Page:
The Same Stuff as Stars
Angel Morgan's family is falling apart.
Her daddy is in jail, and her mother has abandoned Angel and her little brother, Bernie, at their great-grandmother's crumbling Vermont farmhouse. Grandma spends most of her time wrapped in a blanket by the wood stove.
There is one bright spot in Angel's world a mysterious stranger who teaches Angel all about the stars and planets...more
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میخواهم بگویم که نمیدانید که چقد... چقـــــدر این کتاب را دوست دارم! جزو دوست داشتنی های زندگانیمه. شاید... به خاطر حالی باشه که خوندمش، و به خاطر کادو دهنده ی عزیزش، به خاطر اون "مو" یی که صفحه اول شه...
ولی ، باز هم، خودش هم عالی بوده برام.
یعنی با تمام وجودم درکش میکنم. و دوستش دارم.
و شاید، اولش، پنج نبود واسم... اما یه چیزای خوبِ ملیحِ دوستداشتنی ای داشت، که اینو برام جاودانه کرده. و مستحقِ بیشتر از پنج ه.
از همه چیزش، حتی اینکه کم کسی خواندتش(میدونم یه جور خودخواهی ه، ام...more
—The Same Stuff as Stars, P. 21
Katherine Paterson has brought into the twenty-first century her compassionate feel for the stories of fractured families, and I think that we are tremendously lucky for it.
The story of Angel and her kin is vintage Katherine Paterson, as moving and surprising and germane as her works of mastery from the '70s and '80s. The interactions between Angel and her younger brother Bernie are as authentic and...more
Genre: Realistic Fiction
Reading Level: Grade 4-6
Overwhelming sadness and desperate circumstances surround Angel and her brother Bernie. Abandoned by their mother and with a father in jail, they find themselves living with their Grandmother who is unable to properly care for them. It beats the two foster homes they spent time in but life is hard, especially with the absence of loving adults. Happiness comes to Angel in the form of a stranger offering...more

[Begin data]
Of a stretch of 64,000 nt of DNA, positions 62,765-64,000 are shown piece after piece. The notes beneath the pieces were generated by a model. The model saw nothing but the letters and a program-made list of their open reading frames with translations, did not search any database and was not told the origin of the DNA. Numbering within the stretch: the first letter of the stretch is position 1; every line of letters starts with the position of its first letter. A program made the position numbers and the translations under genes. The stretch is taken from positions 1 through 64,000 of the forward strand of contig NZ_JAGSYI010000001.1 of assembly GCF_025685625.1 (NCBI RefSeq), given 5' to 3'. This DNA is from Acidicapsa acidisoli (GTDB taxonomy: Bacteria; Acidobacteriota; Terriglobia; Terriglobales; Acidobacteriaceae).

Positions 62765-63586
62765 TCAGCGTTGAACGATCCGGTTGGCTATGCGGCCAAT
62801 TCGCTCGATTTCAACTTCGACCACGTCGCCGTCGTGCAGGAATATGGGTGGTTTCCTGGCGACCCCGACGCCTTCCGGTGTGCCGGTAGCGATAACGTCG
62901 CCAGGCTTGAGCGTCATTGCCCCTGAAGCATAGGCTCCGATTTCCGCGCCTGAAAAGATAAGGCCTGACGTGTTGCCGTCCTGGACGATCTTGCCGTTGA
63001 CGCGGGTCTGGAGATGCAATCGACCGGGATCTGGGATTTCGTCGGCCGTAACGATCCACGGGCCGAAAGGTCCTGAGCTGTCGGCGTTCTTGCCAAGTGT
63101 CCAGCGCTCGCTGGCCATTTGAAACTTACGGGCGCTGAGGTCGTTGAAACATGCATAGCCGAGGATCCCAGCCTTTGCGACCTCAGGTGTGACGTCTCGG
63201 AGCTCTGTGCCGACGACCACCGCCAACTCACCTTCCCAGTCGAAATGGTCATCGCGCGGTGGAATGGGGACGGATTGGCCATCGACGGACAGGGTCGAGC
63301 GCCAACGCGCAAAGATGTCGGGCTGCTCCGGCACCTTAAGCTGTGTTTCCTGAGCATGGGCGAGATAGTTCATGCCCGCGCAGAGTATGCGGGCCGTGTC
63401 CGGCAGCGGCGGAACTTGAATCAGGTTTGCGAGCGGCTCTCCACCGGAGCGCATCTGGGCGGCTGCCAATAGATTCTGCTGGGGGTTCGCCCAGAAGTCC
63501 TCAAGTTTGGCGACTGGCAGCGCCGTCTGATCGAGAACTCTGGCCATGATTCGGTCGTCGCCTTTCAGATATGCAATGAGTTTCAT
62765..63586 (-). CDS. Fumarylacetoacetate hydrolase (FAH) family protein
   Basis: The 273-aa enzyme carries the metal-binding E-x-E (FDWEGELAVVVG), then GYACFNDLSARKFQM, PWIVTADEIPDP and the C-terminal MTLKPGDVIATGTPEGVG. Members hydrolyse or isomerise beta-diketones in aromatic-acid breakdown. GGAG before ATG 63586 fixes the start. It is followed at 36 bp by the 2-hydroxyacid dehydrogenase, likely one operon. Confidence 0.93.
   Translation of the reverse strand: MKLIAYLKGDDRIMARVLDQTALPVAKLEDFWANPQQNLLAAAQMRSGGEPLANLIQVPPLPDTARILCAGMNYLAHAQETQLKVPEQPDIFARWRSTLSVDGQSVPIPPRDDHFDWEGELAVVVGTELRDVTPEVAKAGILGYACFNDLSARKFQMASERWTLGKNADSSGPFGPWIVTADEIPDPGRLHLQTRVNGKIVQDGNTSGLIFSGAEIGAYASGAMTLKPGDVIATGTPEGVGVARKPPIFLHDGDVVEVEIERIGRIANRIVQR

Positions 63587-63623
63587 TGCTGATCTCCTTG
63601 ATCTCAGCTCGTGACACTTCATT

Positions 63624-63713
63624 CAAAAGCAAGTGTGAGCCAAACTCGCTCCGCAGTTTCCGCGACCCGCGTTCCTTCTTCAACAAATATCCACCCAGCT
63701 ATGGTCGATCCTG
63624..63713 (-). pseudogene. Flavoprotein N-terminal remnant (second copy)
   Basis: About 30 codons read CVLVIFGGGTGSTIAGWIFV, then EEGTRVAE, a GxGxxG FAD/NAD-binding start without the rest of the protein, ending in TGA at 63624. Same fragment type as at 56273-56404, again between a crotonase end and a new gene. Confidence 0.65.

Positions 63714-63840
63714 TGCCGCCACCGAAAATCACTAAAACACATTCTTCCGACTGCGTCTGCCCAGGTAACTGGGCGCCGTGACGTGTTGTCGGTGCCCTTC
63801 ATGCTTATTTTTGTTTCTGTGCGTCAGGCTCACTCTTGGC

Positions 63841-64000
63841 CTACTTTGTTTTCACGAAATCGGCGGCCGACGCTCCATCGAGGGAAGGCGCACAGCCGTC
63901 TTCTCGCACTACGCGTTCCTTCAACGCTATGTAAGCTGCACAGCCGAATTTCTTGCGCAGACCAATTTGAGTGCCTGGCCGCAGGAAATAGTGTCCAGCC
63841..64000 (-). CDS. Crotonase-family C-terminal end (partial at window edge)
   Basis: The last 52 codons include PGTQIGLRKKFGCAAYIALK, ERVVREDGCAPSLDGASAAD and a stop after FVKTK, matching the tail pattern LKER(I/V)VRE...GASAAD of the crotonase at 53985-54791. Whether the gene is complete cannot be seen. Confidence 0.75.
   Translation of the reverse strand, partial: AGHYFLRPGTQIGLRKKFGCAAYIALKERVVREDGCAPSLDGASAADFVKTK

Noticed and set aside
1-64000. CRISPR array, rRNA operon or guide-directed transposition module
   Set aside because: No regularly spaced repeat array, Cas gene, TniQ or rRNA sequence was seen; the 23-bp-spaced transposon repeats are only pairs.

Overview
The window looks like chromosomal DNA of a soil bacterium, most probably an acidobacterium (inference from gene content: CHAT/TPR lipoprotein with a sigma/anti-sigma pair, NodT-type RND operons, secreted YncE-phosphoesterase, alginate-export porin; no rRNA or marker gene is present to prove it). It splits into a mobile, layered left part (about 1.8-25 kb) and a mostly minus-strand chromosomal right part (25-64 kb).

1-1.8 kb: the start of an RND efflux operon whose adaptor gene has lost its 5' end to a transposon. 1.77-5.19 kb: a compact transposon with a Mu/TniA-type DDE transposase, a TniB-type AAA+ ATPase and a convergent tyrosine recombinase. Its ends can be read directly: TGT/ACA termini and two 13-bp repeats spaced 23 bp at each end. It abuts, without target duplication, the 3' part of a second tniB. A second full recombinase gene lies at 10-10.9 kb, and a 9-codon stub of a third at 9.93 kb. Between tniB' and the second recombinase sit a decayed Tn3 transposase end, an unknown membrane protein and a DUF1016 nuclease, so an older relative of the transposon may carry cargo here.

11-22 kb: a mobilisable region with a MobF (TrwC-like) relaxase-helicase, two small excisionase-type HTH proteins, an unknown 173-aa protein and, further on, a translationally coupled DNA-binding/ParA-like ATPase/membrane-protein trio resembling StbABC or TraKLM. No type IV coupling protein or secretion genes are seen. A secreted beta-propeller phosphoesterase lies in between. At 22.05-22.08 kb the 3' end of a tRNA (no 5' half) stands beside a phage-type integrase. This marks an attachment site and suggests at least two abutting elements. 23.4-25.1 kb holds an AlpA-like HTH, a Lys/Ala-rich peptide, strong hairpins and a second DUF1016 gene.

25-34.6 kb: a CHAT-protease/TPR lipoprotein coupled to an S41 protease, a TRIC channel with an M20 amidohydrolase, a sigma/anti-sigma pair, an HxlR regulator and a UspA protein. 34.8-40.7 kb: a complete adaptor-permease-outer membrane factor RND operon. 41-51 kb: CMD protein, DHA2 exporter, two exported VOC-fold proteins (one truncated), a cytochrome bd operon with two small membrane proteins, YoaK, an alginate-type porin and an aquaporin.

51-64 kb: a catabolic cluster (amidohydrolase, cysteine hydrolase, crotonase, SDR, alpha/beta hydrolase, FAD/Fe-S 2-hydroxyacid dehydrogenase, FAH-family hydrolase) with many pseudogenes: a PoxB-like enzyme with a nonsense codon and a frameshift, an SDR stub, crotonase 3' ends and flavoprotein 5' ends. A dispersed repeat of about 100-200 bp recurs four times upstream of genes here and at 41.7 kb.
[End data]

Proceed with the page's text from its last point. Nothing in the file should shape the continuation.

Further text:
I think Angel was realistic, but while I was pitying her, I also wanted to yell at her. While I was reading it, I kept thinking, "I have too many other kids to worry about...more
TCL Staff- no rating
Luckily Angel Morgan, at the age of eleven, is a good mother to her younger brother Bernie because Verna is definitely "out to lunch." Although life isn't easy with their mom, Verna, they'd rather be together than back in foster homes. It does mean the weekly visit to Wayne, in jail. Although unexpected and unwanted at first, the drive and stay at their stranger of a great-grandmother's farmhouse in Vermont opens Angel's eyes to the dark but captivating...more
Publisher: Harper Trophy, 2004
Source: My purchase
Angel Morgan is tired of being the adult in her family. After all she is only twelve years old. Her father is in jail and her mother has just dumped her and her brother Bernie off at their great-grandmother’s house. Angel is trying to hold everything together. She meets the man her grandmother refers to as “Santy Claus”. He introduces her to astronomy and she later f...more
It was worth listening to on-tape, though I don't know if I could have made it through the slow beginning reading it in book form as there's so little time and so many books.
The Same Stuff As Stars is a book about a young girl who's dad is in jail. She takes care of her younger brother while her mother is at work. They eventually get evicted from their home and move in with their grandmother. There the yo...more
One character, the Star Man, makes all the difference to Angel Morgan, and gives her a reason to hope. This book is a great example of how much good one person can do in the life of another.
People are always asking me questions I don't have answers for. One is, "When did you first know that you wanted to become a writer?" The fact is that I never wanted to be a writer, at least not when I was a child, or even a young woman. Today I want very much to be a writer. But when I was ten, I wanted to be either a movie star or a missionary. When I was twenty, I wanted t...more
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Not even big as bugs. Not even a speck of dust to the nearest star,' Angel agreed.
But the psalmist answers his own question. "Thou hast made him a little lower than the angels, and hast crowned him with glory and honor..." '
What?' Angel asked, not sure she had heard right.
A little lower than the angels, crowned with glory and honor.'
The real angels? Do you believe that?'
Yes, Angel, I do. When people look down on me, and these days'—she laughed shortly—'these days everyone over the age of five does. When people look down on me, I remember that God looks at this pitiful, twisted old thing that I have become and crowns me with glory.”